Date of Award
MS Experimental Psychology
Kelly M. Goedert, Ph.D.
Marianne Lloyd, Ph.D.
Michael Vigorito, Ph.D.
Time perception, Magnitude Interference, Perception, Internal Clock Account
Past research has found that errors made when acting on magnitude information is influenced by irrelevant magnitude information that is simultaneously present in the environment. This study investigated the processing stage during which the interference occurs. Each participant completed 80 test trials in stimulus (encoding stimulus) appeared on the computer screen for one of four lengths of time and then disappeared. After which, participants held down the computer spacebar for either the full or half the time that the encoding stimulus was on the screen. In both conditions, a second stimulus (reproduction stimulus) was displayed as the participants held down the spacebar. During each trial, one of the two stimuli was a gray square and the other was an Arabic numeral of low (1,2) or high (8,9) value. If participant reproductions were influenced by the numeral when it was presented during reproduction, this would suggest that the numeral magnitude influences the subjective time experienced in the moment. However, if the numeral stimulus only influenced participant time productions when it was presented as the encoding stimulus, it would suggest that the influence of the numeral happens in memory. In both the full and half-time conditions, we found a significant difference between low and high value stimulus numeral values only when the numeral stimulus was presented as the encoding stimulus. These findings provide evidence that the interference that has been observed in humans reproducing time durations occurs via interference in the memory component, rather than influencing the subjective perception of time progression.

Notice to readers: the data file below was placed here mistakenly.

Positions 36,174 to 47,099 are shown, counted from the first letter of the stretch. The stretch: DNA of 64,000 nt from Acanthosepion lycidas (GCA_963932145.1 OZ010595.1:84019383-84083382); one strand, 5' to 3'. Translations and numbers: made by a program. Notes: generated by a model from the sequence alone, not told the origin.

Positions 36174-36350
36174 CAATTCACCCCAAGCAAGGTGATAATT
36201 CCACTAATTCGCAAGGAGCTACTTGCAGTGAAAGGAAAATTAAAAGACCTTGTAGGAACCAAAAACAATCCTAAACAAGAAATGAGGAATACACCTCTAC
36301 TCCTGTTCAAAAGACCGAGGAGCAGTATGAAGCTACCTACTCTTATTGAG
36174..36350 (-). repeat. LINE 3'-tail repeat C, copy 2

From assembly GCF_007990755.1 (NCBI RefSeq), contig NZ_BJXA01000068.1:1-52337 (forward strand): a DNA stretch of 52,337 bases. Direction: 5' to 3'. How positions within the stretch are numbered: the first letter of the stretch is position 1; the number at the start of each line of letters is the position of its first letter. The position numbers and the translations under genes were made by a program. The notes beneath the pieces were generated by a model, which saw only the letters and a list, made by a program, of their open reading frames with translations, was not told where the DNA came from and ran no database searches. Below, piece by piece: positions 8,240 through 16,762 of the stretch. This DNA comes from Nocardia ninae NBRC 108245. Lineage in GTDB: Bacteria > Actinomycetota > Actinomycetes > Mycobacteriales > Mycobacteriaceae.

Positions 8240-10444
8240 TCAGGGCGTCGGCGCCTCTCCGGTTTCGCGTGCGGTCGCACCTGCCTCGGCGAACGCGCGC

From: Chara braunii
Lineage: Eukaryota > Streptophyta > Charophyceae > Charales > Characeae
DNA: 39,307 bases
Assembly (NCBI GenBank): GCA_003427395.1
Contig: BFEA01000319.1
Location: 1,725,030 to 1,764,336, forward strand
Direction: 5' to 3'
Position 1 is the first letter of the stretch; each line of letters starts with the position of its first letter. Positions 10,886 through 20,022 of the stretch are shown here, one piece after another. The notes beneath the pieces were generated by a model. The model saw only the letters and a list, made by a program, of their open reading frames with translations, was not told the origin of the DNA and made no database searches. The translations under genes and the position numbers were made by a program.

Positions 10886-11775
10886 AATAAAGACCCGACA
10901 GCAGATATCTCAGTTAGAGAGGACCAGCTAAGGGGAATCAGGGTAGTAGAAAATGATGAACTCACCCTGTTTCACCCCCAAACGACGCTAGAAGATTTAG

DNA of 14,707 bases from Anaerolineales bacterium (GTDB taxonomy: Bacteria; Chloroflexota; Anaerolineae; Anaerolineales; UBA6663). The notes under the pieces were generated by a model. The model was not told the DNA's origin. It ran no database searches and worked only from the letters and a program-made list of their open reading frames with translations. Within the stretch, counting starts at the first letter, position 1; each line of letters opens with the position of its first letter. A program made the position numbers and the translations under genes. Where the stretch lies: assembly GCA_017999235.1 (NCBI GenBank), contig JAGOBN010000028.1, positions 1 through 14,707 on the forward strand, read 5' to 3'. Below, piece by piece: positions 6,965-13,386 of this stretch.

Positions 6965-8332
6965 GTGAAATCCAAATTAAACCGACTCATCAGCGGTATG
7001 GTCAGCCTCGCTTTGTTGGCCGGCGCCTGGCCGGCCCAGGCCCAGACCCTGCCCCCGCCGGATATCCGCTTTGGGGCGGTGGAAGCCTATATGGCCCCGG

Masi, Steven A., "More Evidence that Magnitude Interference in Temporal Reproduction Results from Memory, Not Clock, Interference" (2021). Seton Hall University Dissertations and Theses (ETDs). 2921.